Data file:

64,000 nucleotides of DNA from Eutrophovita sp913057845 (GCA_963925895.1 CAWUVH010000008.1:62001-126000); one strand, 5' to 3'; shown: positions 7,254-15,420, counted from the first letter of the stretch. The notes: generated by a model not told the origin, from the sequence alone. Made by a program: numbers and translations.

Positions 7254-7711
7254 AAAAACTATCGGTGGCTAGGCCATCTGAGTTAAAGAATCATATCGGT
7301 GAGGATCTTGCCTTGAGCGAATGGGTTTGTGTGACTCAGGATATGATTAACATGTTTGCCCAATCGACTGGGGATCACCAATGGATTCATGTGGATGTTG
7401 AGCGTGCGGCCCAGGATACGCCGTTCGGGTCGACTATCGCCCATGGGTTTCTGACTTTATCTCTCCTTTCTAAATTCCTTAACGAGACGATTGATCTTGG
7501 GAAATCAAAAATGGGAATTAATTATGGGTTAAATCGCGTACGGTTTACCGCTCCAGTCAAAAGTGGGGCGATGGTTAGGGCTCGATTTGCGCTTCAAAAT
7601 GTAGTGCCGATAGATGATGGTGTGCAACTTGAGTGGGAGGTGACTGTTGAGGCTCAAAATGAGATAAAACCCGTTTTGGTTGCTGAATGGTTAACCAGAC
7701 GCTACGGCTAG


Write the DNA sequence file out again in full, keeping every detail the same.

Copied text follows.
64,000 nucleotides of DNA from Eutrophovita sp913057845 (GCA_963925895.1 CAWUVH010000008.1:62001-126000); one strand, 5' to 3'; shown: positions 7,254-15,420, counted from the first letter of the stretch. The notes: generated by a model not told the origin, from the sequence alone. Made by a program: numbers and translations.

Positions 7254-7711
7254 AAAAACTATCGGTGGCTAGGCCATCTGAGTTAAAGAATCATATCGGT
7301 GAGGATCTTGCCTTGAGCGAATGGGTTTGTGTGACTCAGGATATGATTAACATGTTTGCCCAATCGACTGGGGATCACCAATGGATTCATGTGGATGTTG
7401 AGCGTGCGGCCCAGGATACGCCGTTCGGGTCGACTATCGCCCATGGGTTTCTGACTTTATCTCTCCTTTCTAAATTCCTTAACGAGACGATTGATCTTGG
7501 GAAATCAAAAATGGGAATTAATTATGGGTTAAATCGCGTACGGTTTACCGCTCCAGTCAAAAGTGGGGCGATGGTTAGGGCTCGATTTGCGCTTCAAAAT
7601 GTAGTGCCGATAGATGATGGTGTGCAACTTGAGTGGGAGGTGACTGTTGAGGCTCAAAATGAGATAAAACCCGTTTTGGTTGCTGAATGGTTAACCAGAC
7701 GCTACGGCTAG